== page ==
Shared birthdays

When researching the paternal side of my family, I was intrigued by my great-grandfather, Frank Healy. He was born to Irish Catholic immigrants who settled in Hudson, Columbia County, New York, and the St. Mary’s baptismal record in Hudson identified his birth date as 14 June 1864. This warmed my heart, because I was born 100 years to the month after him. Somehow knowing this made me feel a bit closer to the man my father was named after, but whom neither of us had ever met.

The statistical probability of sharing a birthdate with anyone, even one's own child, is 1 in 365. These are not bad odds, and certainly significantly better odds than holding a winning Powerball ticket. But what is the likelihood of multiple generations of parents and children, on both the maternal and paternal side, having shared birthdays?

While sharing the same birthday month 100 years apart is a fun coincidence, it’s not particularly impressive. But what is impressive, in a slack-jaw kind of way, is the plethora of shared birthdays that span multiple generations within my family.

On the maternal side of the family, my grandfather was born on June 4, his son Tom was born on June 4, and Tom’s granddaughter was born on June 4. I’m not sure what the statistical probability of this is, but if Tom’s child (not his grandchild) had been born on June 4, the odds would have been 48,000,000 to 1.[1]

What makes these June birthdays even more interesting is that my oldest daughter was born on June 5, ... one day before my birthday.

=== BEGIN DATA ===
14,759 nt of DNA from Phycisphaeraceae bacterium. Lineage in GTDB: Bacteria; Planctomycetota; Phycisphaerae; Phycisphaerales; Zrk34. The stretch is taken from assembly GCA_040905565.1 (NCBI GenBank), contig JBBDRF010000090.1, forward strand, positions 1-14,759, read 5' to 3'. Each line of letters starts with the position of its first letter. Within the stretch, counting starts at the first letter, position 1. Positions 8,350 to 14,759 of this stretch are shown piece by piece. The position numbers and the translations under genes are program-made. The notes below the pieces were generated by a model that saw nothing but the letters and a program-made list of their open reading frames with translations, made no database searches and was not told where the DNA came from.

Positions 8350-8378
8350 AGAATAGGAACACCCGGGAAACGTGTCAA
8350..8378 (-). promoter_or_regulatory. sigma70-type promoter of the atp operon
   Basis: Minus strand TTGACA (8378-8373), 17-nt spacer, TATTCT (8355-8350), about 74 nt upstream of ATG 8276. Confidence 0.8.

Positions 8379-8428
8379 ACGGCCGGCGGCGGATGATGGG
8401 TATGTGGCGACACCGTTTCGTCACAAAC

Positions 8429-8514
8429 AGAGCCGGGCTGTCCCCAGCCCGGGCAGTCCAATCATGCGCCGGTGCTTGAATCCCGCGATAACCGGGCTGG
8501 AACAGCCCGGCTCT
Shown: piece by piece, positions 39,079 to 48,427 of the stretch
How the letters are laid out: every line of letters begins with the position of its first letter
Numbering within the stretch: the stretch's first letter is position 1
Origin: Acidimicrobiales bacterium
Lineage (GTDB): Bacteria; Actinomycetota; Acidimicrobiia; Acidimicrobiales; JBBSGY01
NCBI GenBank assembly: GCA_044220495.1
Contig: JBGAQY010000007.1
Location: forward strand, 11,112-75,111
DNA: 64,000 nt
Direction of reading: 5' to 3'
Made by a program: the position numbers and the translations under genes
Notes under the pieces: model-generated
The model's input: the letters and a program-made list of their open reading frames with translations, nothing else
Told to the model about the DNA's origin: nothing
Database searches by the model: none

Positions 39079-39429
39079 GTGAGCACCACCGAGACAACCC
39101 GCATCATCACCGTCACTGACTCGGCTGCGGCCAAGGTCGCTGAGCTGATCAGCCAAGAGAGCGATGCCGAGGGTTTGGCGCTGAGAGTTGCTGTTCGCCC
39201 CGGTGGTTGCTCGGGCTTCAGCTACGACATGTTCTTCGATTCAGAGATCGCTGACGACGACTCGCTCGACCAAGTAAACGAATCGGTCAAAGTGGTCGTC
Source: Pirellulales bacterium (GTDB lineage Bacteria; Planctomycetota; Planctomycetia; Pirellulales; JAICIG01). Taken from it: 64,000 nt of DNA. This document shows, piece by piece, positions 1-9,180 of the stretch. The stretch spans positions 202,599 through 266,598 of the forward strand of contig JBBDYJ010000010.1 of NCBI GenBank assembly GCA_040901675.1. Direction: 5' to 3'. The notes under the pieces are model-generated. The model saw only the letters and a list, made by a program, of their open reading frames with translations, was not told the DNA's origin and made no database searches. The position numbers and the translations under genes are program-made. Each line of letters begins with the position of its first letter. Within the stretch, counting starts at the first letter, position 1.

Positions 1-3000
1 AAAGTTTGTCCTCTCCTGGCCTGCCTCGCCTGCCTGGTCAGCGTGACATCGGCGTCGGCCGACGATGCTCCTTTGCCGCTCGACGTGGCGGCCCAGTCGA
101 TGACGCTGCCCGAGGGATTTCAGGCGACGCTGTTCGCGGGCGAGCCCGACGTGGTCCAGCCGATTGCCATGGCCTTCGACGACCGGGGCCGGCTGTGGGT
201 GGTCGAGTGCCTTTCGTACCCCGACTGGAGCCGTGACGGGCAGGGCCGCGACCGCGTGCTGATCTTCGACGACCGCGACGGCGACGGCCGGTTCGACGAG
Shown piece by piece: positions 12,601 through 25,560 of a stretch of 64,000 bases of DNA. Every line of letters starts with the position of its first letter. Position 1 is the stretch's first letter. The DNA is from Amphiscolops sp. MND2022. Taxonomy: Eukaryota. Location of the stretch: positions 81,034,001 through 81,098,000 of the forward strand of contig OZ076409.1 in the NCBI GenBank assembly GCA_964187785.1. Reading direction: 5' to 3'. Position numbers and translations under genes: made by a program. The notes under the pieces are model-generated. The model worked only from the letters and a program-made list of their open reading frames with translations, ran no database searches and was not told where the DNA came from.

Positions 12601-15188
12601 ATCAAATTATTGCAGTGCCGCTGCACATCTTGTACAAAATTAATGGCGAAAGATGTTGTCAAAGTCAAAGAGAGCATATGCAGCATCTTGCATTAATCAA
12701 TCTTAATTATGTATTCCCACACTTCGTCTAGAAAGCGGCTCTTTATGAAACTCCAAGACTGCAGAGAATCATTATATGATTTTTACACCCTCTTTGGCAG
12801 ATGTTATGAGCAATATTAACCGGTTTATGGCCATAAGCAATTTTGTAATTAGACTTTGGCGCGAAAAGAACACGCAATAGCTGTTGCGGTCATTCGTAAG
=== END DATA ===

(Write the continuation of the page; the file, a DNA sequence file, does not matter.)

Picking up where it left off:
What makes these June birthdays even more interesting is that my oldest daughter was born on June 5, one day after her great-grandfather/great-uncle/second cousin … and one day before my birthday. So now we have consecutive or shared birthdays for four generations and five people of 4–6 June. I’m not a statistician, but I’ve got to believe the odds of this happening are pretty low.

But wait, it gets even better... On the paternal side, my father was born on his father’s birthday; my sister’s daughter was born on her birthday; my brother’s daughter was born on his birthday: if my daughter had been born one day later all three of us would have children who share our birthdays.

It would certainly appear that my family has a genetic memory that predisposes us to having children on or near our own birthdays. It’s fascinating to wonder what sort of memory could be seared into our DNA that would create such a strong propensity. Could the fact that there are shared birthdays on both the maternal AND paternal sides of our family have had something to do with the way my siblings and I share (or nearly share) birthdays with our children?

What’s the statistical probability of so many shared birthdays within multiple generations of the same family? Whatever it is, it’s probably right up there with the odds of winning the Powerball!


[1] "Three generations of same family born on same day: Incredible odds of 48 MILLION TO ONE," The Express, 15 June 2017.

Tricia Mitchell

About Tricia Mitchell

Tricia Healy Mitchell is a genealogist at the New England Historic Genealogical Society and a graduate of the Boston University Certificate program in Genealogical Research. Her areas of experience and research interests include New York, Maine, Massachusetts, and Ireland. She authored the Portable Genealogist: Probate Records and she is a member of the team offering lectures and webinars at the American Ancestors Research Center and at She holds a Bachelor of Science degree in business from the University of Maine.View all posts by Tricia Mitchell